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As Germany battles a second wave of COVID-19, a pattern is emerging: Many of the hardest hit locations are those with strong support for the far right. Coincidence?
“It is noticeable that the regions most affected are the regions with the highest AfD vote,” says Marco Wanderwitz, government commissioner for the former East German states.
Wanderwitz himself comes from Saxony, which had the highest incidence rate in Germany on Tuesday at 319 – well above the national average of 114, according to the disease control center of the Robert Koch Institute (RKI).
The Anti-Muslim, Anti-Immigration Alternative for Germany (AfD) party, which is increasingly targeting government measures to contain the virus, achieved its highest share of the vote of 27 percent in the same state three years ago.
However, Saxony is not the only region with high infection rates and strong support for the right-wing extremist party.
“Strong statistical correlation”
A team from the Institute for Democracy and Civil Society in Jena has started a study on the “strong and very significant statistical correlation” between support for the AfD and the intensity of the pandemic, its director Matthias Quent said on Twitter.
“However, there could be factors that explain the high AfD results and at the same time the high incidence rates,” without the two necessarily being linked, the researcher warned.
The proportion of older people and large families, the presence of cross-border commuters, and the way the care system is organized differently between states could also affect the intensity of the pandemic, he said.
Nevertheless, the trend in Germany’s second wave is significant and more pronounced due to the broader general spread of the virus.
The COVID-19 situation in Saxony has become so critical that local authorities announced a series of stricter restrictions on Tuesday as schools, kindergartens and many shops will be closed from next week.
In cities like Görlitz and Bautzen, where more than one in four voters on the far right draws, the incidence rate is around 500.
In the gentrified state capital Leipzig, where the Greens win the race against the right-wing extremist party in opinion polls, the infection rate on Tuesday was 140, close to the national average.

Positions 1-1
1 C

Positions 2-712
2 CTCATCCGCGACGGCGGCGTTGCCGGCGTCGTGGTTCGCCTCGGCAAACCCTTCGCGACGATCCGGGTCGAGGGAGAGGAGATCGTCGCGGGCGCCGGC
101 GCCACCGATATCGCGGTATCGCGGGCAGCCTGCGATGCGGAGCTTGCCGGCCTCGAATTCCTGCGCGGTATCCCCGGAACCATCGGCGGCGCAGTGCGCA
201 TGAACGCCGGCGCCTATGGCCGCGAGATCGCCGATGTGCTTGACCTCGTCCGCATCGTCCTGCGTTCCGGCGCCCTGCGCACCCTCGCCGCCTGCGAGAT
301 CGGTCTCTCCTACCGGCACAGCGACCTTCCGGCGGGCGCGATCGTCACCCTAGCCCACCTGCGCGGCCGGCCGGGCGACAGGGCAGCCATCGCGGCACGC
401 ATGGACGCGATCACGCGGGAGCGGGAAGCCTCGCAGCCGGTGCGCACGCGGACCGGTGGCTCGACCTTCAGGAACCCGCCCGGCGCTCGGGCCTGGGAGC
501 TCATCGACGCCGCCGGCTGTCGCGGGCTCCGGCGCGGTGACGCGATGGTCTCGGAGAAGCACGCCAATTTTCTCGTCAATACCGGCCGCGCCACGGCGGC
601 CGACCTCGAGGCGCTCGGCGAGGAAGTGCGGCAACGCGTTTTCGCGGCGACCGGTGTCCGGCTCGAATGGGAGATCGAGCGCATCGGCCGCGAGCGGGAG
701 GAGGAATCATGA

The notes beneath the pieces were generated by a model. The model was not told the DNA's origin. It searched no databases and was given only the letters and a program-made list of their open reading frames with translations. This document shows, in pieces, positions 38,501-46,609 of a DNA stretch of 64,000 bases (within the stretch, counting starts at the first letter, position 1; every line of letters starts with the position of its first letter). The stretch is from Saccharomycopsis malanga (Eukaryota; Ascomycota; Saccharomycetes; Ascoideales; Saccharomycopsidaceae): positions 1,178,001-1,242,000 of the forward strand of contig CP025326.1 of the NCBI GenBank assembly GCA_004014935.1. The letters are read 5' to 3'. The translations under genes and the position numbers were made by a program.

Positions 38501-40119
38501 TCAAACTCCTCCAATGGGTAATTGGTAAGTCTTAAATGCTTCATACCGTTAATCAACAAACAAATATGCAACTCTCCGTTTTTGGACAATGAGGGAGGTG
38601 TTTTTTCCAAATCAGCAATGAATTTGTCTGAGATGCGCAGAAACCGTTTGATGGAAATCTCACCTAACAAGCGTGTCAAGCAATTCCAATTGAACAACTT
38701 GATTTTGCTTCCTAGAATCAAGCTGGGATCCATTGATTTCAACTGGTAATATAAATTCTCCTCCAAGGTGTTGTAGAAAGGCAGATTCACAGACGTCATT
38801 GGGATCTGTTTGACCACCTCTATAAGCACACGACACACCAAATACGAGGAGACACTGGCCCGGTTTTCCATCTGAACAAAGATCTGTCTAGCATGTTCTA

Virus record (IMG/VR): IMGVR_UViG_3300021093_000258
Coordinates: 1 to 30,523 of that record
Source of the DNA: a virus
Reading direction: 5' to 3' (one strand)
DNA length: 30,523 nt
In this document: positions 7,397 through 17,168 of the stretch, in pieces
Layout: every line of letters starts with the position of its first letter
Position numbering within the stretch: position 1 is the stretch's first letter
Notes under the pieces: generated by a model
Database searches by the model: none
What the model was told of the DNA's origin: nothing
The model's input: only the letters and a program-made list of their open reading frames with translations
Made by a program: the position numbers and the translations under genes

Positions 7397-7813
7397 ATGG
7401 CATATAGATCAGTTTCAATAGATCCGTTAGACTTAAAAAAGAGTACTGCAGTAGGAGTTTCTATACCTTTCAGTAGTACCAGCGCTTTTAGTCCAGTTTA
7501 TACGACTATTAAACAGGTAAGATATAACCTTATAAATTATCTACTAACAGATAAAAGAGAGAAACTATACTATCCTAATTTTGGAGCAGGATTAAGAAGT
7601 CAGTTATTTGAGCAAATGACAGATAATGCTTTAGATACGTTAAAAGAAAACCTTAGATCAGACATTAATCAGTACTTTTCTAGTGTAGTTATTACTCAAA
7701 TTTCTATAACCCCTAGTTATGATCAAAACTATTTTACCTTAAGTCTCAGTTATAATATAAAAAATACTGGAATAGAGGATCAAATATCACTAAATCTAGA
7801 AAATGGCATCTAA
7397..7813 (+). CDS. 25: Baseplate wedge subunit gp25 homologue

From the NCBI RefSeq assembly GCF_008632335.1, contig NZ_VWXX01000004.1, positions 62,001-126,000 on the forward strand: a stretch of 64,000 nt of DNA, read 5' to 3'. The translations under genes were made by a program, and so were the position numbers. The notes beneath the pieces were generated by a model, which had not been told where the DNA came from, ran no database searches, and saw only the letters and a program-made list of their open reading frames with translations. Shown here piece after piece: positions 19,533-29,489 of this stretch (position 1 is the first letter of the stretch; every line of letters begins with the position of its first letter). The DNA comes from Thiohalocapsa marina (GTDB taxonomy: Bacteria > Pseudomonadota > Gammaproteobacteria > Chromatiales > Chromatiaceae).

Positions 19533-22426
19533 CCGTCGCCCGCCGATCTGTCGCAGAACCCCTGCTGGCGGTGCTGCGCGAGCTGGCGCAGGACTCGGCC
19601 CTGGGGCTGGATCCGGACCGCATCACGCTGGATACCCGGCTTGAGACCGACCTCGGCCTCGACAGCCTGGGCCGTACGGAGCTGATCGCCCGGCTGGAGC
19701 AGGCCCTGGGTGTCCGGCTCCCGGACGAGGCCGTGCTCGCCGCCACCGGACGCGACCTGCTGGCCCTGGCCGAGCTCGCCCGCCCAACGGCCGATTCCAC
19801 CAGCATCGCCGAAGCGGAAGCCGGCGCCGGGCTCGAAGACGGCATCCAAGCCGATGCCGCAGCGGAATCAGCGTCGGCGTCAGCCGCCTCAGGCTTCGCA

Skepticism about the virus and the measures to contain it are widespread in Saxony, the birthplace of the Islamophobic Pegida movement – also among medical staff and economic decision-makers.
In Bautzen, the prominent entrepreneur Jörg Drews, who runs a local construction company, has put his profits into “alternative media”, according to the ARD broadcaster.
For example, the Bavarian rain on Tuesday had the highest incidence rate in Germany at 579. Three years ago, the AfD achieved the highest value in Bavaria with more than 16 percent.
In Gelsenkirchen, the largest AfD stronghold in the most populous state of North Rhine-Westphalia, the incidence rate is three times higher than in the neighboring city of Münster (169 versus 56).
In the districts with the lowest infection rates, mainly in the northern state of Schleswig-Holstein, the AfD vote is below eight percent.
“Burqas for everyone”
The AfD is the only German political party that has openly shown skepticism towards and restrictions on virus restrictions.
AfD lawmakers have spoken out against wearing masks in the lower house of the Bundestag, for example, and one calls them “burqa for everyone”.
According to a recent Forsa survey, more than half of AfD voters (56 percent) consider the German virus restrictions to be excessive.
The right-wing extremist party is also associated with the lateral thinkers or “lateral thinkers” movement, the umbrella organization for most of the sometimes violent anti-shutdown demonstrations in Germany since the outbreak of the coronavirus.
Almost a third of these demonstrators plan to vote for the AfD in national elections in 2021, according to a study by the Frankfurter Allgemeine Zeitung.
“The connection between the conspiracy theorists and the right-wing extremist scene is unfortunately logical as they share many theories,” Miro Dittrich, an Amadeu Antonio Foundation researcher on the fight against racism and extremism, told AFP.
“Both believe that a small elite is secretly controlling events to the detriment of the ‘Germans’,” he said.
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© 2020 AFP
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